Byline: Anne Bogart, February 1986

According to Lacroix family folklore, back in the Fifties, grandfather Lacroix gathered all his grandchildren to ask what they wanted to be when they grew up. “One said he wanted to be a fireman, another said he wanted to be a doctor,” recounts Christian Lacroix, “and when it was my turn, I supposedly shouted out, ‘Christian Dior.’
Lacroix, 34, laughingly tells the story to prove that, like most overnight successes, he didn’t arrive overnight. Nevertheless, after the designer presented a bright and wickedly young spring couture collection for the house of Patou recently, Paris erupted in stunned delight. Everyone forgot that Lacroix has been doing Patou’s couture since 1981. And even though the front rows were still lacking the all-star presence of the leading couture customers, a youthful contingent of fashionable fans collapsed in ecstasy over the designer’s neon pompon-covered bermuda shorts, the short and wild baby-doll silhouettes and his Dali-esque handpainted ballgowns that transformed into minidresses with the snap of a detachable skirt.
Fashion pros and groupies in their austere black-on-black fashion uniforms suddenly were rhapsodizing about the joys of wearing behemoth straw hats trimmed in tropical flowers a la Lacroix. One of the dresses was featured as front page news in Le Figaro the day after the show.
All this uproar is exactly what the house of Patou wants. It stopped making its own ready-to-wear line three years ago and actively is seeking a new licensing agreement for rtw with an outside company.
The fuss has not yet pierced the meticulously preserved splendor of the Art Deco Patou headquarters at 7 Rue St. Florentin, founded in 1919. Here, an inexperienced, unknown Christian Lacroix arrived four years ago to take up residence in the couture atelier.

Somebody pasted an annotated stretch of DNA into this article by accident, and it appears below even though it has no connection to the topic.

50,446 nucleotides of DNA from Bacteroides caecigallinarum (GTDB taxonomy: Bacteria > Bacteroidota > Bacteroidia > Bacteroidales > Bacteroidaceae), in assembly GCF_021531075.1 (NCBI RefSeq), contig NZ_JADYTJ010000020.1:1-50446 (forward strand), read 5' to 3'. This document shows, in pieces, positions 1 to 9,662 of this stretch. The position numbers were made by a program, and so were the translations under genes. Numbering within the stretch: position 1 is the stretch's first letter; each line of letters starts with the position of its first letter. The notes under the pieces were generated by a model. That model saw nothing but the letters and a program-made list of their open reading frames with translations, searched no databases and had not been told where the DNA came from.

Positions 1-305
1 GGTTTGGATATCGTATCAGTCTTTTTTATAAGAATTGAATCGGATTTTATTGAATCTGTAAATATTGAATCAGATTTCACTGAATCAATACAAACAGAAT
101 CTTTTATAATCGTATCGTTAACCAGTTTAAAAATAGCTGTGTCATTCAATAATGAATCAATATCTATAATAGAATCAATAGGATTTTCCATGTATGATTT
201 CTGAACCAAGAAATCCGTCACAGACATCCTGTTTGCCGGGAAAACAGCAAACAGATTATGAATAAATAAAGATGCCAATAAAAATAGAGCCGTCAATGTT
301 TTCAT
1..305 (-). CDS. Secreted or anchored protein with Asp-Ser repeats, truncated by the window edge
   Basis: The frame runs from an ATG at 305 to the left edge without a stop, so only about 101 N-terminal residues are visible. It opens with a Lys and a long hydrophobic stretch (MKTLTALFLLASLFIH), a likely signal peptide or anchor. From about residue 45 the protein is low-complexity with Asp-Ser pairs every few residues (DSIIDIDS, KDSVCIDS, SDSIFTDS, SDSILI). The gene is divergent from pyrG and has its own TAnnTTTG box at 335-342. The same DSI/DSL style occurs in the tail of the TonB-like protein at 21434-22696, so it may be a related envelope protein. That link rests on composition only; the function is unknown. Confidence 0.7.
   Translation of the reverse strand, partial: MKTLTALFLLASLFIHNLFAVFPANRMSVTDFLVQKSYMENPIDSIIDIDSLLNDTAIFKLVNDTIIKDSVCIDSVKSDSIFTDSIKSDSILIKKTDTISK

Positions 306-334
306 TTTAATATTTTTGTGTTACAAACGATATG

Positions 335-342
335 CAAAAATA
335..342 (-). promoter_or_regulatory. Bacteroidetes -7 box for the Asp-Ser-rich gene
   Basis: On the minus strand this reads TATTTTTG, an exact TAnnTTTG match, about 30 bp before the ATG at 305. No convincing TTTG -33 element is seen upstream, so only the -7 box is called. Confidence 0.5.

“The house was like a sleeping beauty when I arrived,” he says. His game plan: “We did not want to do the haute couture of the others. We had to find another way for the Eighties.
“We wanted to show that haute couture was still alive, that it could be new. I think all the designers in couture are going in the same direction — very simple, very austere. I felt I wanted to do something different and more…baroque.” He emphasizes the last word with a mischievous smile. “Haute couture must be a little operatic, in my opinion. For many years, the couturiers have been following rtw. I think we’ve got to rediscover the exuberance of haute couture. I want to be followed.”
While many of his most ardent fans are the young and very social Parisians such as Pia de Brantes, 25, who wears a Patou creation practically “every time I go out at night,” Lacroix has developed a very loyal clientele, often the impressed mothers of those PYTs. “It’s not a matter of age,” the designer says. “One of my first clients at Patou was 70, and she always chose something with the strongest, most dramatic lines.”
Will he ever forsake the company that launched him and design under his own name? “Oh, perhaps someday, but not for a while,” says Lacroix modestly. “This sort of idea is on every designer’s mind. But there is a lot more I want to do here. We have not finished yet.”